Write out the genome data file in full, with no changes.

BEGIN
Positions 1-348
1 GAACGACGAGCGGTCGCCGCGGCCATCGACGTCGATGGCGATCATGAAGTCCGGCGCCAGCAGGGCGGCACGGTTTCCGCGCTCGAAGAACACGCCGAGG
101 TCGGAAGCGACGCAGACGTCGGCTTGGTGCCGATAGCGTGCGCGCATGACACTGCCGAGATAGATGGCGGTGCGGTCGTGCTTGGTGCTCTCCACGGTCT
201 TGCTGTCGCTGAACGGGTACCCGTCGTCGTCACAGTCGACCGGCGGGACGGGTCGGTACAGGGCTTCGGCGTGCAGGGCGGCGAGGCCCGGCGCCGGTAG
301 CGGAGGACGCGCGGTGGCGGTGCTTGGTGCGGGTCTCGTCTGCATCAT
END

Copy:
Positions 1-348
1 GAACGACGAGCGGTCGCCGCGGCCATCGACGTCGATGGCGATCATGAAGTCCGGCGCCAGCAGGGCGGCACGGTTTCCGCGCTCGAAGAACACGCCGAGG
101 TCGGAAGCGACGCAGACGTCGGCTTGGTGCCGATAGCGTGCGCGCATGACACTGCCGAGATAGATGGCGGTGCGGTCGTGCTTGGTGCTCTCCACGGTCT
201 TGCTGTCGCTGAACGGGTACCCGTCGTCGTCACAGTCGACCGGCGGGACGGGTCGGTACAGGGCTTCGGCGTGCAGGGCGGCGAGGCCCGGCGCCGGTAG
301 CGGAGGACGCGCGGTGGCGGTGCTTGGTGCGGGTCTCGTCTGCATCAT